i.m. Charlotte Annie Bodsworth Grantham: 1944

The long road from the farm was longer then, the chickens fed, breakfast on the table, then stopping trains and unfamiliar stations to Grantham’s cobbled market squares.

You came to see your newborn grandchild, the poet sleeping in his earliest days.
Nothing would have stopped you, a right lass, livelier than the youngsters in your black shawl.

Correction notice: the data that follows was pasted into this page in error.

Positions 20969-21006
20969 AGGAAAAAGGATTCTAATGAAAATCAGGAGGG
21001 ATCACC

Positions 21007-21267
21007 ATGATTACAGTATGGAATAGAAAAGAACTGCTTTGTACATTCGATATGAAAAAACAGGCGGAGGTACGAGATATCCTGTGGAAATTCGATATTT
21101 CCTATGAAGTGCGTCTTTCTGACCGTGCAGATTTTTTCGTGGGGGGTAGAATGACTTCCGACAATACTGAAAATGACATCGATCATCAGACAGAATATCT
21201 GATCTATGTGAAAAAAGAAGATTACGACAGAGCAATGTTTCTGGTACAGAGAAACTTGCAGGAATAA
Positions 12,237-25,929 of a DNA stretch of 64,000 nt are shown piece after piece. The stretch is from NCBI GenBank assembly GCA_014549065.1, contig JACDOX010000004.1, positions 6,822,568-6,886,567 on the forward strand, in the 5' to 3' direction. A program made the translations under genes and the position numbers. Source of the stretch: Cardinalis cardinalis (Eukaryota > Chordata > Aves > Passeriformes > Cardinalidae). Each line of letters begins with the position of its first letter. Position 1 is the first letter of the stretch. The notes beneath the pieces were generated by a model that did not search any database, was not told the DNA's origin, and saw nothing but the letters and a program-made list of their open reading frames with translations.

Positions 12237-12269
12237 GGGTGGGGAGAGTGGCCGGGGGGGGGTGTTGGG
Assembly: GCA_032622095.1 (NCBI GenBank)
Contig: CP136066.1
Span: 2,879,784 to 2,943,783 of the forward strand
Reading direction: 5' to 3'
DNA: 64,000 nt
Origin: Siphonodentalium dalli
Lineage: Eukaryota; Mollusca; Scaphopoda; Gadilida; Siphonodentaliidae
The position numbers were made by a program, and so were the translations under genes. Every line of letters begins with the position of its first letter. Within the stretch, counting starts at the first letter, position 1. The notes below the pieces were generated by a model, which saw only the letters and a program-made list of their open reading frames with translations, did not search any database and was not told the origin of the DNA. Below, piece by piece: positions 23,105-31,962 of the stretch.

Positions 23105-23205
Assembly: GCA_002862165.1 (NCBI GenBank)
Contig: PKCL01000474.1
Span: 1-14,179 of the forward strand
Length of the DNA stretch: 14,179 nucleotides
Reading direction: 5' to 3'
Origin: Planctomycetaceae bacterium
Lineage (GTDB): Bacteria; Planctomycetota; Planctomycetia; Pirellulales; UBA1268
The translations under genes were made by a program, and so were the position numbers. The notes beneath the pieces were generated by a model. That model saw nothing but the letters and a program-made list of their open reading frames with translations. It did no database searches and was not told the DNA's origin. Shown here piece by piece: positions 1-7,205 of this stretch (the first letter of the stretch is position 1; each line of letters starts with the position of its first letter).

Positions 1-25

You died weeks later, as the bluebells came. ‘Seeing you,’ my father said, a family joke. The long journey a likelier story.
And mine, in after-years, struggling for words.

You came to see your newborn grandchild, a day’s trip away from Pillar Box Farm, to make your claim on an unknown future, plant the seeds of our secret harvest.

This was the winning poem of The London Magazine’s first worldwide Poetry Competiton 2014

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